CW-complex, Hausdorff space, second-countable space, sober space
connected space, locally connected space, contractible space, locally contractible space
A partition of unity is a partition of the unit function on a topological space into a sum of continuous functions that are each non-zero only on small parts of the space.
Let $X$ be a topological space. A (point finite) partition of unity on $X$ is a collection $\{u_j\}_J$ of continuous functions $u_j:X \to [0,1]$, $j\in J$ such that
A partition of unity defines an open cover of $X$, consisting of the open sets $u_j^{-1}(0,1]$. Call this the induced cover.
Sometimes (rarely) the condition that $\{u_j\}_J$ is point finite is dropped. In this case we refer to a non-point finite partition of unity (see red herring principle).
Given a cover $\mathcal{U} = \{U_j\}_{j\in J}$ of a topological space (open or closed or neither), the partition of unity $\{u_j\}_J$ is subordinate to $\mathcal{U}$ if for all $j\in J$,
What this means is that the open sets $u_j^{-1}(0,1]$ form an open cover refining the cover $\mathcal{U}$.
Paracompact spaces have the property that every open cover has a subordinate partition of unity.
Normal spaces have the property that every locally finite cover has a subordinate partition of unity.
The last two are actually characterisations of paracompact resp. normal spaces (reference Bourbaki, Topology Generale - find this!)
Paracompact smooth manifolds have smooth partitions of unity subordinate to any open cover (this follows from the existence of a smooth bump function on $[-1,1]$). It is not true, however, that analytic manifolds have analytic partitions of unity - the aforementioned bump function is smooth but not analytic.
A collection of functions $\mathcal{U} = \{u_i : X \to [0,1]\}$ such that every $x\in X$ is in the support of some $u_i$. Then $\mathcal{U}$ is called locally finite if the cover $u_i^{-1}(0,1]$ (i.e. the induced cover) is locally finite.
(Mather, 1965)
Let $\{u_i\}_J$ be a non-point finite partition of unity. Then there is a locally finite partition of unity $\{v_i\}_{i\in J}$ such that the induced cover of the latter is a refinement of the induced cover of the former.
(For a proof, see p.354 of Dold’s Lectures on algebraic topology. Google books link to page 354, which may or may not be visible)
This implies that (loc. finite) numerable covers are cofinal in induced covers arising from collections of functions as in the definition. In particular, given the Milnor classifying space? $\mathcal{B}^M G$ of a topological group $G$, which comes with a countable family of ‘coordinate functions’ $\mathcal{B}^M G \to [0,1]$, has a numerable cover. This is shown by Dold to be a trivialising cover for the universal bundle constructed by Milnor, and so the universal bundle is numerable?.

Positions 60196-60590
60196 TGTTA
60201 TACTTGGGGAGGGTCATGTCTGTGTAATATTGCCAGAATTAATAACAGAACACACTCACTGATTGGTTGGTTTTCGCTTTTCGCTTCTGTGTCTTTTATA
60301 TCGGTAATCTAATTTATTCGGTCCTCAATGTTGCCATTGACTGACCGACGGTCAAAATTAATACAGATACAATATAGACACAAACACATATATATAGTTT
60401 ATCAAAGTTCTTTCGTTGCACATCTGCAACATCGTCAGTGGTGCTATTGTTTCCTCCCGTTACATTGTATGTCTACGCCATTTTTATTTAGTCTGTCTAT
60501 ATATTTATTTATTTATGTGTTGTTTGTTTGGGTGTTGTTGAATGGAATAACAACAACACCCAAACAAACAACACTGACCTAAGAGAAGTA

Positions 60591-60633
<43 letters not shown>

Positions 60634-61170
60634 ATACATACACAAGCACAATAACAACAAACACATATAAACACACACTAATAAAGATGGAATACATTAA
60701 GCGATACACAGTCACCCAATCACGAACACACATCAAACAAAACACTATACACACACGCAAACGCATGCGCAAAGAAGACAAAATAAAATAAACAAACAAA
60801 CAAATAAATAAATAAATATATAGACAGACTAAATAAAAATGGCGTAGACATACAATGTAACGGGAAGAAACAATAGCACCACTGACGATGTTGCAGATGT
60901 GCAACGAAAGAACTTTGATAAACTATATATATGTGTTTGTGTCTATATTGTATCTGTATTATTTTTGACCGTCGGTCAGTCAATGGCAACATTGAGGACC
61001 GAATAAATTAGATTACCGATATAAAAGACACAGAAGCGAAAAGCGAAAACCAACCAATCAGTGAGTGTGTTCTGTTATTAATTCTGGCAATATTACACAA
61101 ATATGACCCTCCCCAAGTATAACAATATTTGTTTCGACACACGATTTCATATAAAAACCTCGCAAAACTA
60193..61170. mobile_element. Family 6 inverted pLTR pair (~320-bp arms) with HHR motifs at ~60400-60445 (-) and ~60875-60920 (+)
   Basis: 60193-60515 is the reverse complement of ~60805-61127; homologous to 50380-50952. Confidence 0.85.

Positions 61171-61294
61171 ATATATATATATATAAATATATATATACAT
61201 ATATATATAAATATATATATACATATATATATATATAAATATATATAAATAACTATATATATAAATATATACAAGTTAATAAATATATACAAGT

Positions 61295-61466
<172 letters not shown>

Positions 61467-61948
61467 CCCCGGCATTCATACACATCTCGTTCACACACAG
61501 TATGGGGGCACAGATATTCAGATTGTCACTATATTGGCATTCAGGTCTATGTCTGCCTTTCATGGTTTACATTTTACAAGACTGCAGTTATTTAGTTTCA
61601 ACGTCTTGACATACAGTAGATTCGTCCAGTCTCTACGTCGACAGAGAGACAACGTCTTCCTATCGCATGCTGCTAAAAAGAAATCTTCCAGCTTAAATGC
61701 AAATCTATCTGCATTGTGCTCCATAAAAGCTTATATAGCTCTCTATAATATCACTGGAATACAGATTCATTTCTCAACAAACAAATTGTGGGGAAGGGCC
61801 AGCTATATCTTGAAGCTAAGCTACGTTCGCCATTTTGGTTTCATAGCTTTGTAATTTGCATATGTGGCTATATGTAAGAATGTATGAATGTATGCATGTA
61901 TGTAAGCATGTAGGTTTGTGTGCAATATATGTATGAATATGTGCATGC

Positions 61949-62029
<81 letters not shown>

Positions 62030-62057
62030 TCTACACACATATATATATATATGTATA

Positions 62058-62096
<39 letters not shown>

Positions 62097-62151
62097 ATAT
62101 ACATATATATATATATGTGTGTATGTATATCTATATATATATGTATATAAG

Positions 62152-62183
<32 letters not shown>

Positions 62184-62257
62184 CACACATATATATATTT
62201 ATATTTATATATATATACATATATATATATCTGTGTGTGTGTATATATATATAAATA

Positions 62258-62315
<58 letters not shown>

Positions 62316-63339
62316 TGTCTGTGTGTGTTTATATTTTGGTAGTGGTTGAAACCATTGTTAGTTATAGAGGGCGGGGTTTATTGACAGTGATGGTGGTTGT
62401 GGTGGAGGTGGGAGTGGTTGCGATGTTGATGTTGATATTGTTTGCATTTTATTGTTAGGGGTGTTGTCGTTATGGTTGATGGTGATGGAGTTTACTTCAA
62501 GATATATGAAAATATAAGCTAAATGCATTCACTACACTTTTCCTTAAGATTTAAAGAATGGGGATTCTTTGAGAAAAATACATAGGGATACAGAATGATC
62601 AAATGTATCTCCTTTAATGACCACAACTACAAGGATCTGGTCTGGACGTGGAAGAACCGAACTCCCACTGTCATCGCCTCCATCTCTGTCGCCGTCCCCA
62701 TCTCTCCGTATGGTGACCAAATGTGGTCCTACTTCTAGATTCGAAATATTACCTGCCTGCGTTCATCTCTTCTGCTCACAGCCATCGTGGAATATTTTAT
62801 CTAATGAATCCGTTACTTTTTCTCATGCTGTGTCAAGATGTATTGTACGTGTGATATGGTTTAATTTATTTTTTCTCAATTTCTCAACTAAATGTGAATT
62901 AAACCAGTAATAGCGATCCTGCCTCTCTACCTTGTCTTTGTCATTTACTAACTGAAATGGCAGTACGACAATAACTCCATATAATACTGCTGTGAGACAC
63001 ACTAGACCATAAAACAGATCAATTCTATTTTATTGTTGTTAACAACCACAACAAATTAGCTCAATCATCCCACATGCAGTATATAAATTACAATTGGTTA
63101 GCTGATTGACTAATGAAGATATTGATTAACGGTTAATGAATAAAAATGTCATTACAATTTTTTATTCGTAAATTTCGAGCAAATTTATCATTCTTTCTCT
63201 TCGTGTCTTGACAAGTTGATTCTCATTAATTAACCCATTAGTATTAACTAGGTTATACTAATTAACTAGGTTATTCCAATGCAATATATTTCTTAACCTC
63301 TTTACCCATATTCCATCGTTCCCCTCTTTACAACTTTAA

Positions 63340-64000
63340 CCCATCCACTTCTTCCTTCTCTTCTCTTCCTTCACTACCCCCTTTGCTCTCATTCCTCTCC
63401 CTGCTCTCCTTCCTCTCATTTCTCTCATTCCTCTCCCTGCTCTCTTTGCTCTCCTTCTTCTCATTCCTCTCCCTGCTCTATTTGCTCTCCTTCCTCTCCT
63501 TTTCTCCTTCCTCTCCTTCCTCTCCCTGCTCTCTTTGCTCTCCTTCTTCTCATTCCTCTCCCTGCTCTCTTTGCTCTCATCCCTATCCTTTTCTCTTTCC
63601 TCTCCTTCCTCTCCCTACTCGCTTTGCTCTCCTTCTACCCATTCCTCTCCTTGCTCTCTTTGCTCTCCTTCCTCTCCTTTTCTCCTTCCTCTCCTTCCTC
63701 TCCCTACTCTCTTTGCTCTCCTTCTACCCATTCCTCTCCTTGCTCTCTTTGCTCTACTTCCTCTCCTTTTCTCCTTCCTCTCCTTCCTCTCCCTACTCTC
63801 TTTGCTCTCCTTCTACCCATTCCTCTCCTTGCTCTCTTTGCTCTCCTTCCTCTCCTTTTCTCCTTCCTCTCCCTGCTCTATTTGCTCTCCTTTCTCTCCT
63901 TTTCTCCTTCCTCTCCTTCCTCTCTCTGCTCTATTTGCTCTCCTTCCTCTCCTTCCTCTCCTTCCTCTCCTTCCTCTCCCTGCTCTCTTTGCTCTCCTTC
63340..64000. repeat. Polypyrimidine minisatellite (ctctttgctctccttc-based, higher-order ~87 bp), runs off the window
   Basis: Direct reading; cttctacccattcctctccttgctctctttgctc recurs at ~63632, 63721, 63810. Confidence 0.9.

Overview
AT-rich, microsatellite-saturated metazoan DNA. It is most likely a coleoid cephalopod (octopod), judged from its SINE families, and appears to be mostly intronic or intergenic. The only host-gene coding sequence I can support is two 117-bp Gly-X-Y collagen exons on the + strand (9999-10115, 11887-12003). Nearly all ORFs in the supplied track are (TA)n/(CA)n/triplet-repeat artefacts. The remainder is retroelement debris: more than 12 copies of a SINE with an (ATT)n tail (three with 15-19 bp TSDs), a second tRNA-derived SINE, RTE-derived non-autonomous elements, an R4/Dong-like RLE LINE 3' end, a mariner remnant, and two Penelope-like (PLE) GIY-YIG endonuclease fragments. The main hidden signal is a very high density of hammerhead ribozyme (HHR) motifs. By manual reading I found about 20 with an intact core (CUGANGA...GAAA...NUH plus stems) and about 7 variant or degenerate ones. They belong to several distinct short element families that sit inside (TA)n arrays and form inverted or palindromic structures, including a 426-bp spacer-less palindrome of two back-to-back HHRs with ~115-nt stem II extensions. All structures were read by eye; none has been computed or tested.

Partitions of unity can be used in constructing maps from spaces to geometric realizations of simplicial spaces (incl. simplicial sets) - for example a classifying map for a $G$-bundle where $G$ is a Lie group.
Partitions of unity can be used to give explicit coboundaries for the cocycles of the complex of functions on a cover.
Let $\{U_i \to X\}$ be a open cover and $\{\rho_i \in C(X,\mathbb{R})\}$ a collection of functions with
$(x not \in U_i) \Rightarrow \rho_i(x) = 0$
$\sum_i \rho_i = const_1$.
Write $C(\{U_i\}) : \Delta^{op} \to Top$ for the Cech nerve of the cover and $C(C(\{U_i\}), \mathbb{R})$ for the cosimplicial ring of functions on this simplicial topological space; and $(C_\bullet(C(\{U_i\}), \mathbb{R}), \delta)$ for the corresponding (normalized) cochain complex: its differential is the alternating sum of the pullbacks of functions along the face maps, i.e. along the restriction maps
For instance for $f = \{f_{i_1, i_2, \cdots, i_n} \in C(U_{i_1} \cap \cdots \cap U_{i_{n+1}})\}$ a collection of functions in degree $n$, we have
This cochain complex has vanishing cochain cohomology in positive degree. We can explicitly construct corresponding coboundaries using the partion of unity:
assume that with the above notation $f$ is a cocycle in positive degree, in that $\delta f = 0$. Then define the $(n-1)$-cochain
Here in the summands on the right the product is defined on $U_{i_0} \cap U_{i_1} \cap \cdots \cap U_{i_n}$ and extended as 0 to all of $U_{i_1} \cap \cdots \cap U_{i_n}$.
With this definition we have
To see this we compute
where in the second step we used the condition $\delta f = 0$ and in the last step we used the property of the partition of unity.
This construction is used a lot in Cech cohomology. For instance it can be used to show in Chech cocycles that every principal bundle admits a connection on a bundle (see there for the details).
Albrecht Dold, Partitions of unity in the theory of fibrations, Ann. of Math. 78. (1963), 223-255.
Albrecht Dold, Lectures on algebraic topology, Springer Classics in Mathematics (1980), p.354.
M. Mather, Paracompactness and partitions of unity, PhD thesis, Cambridge (1965).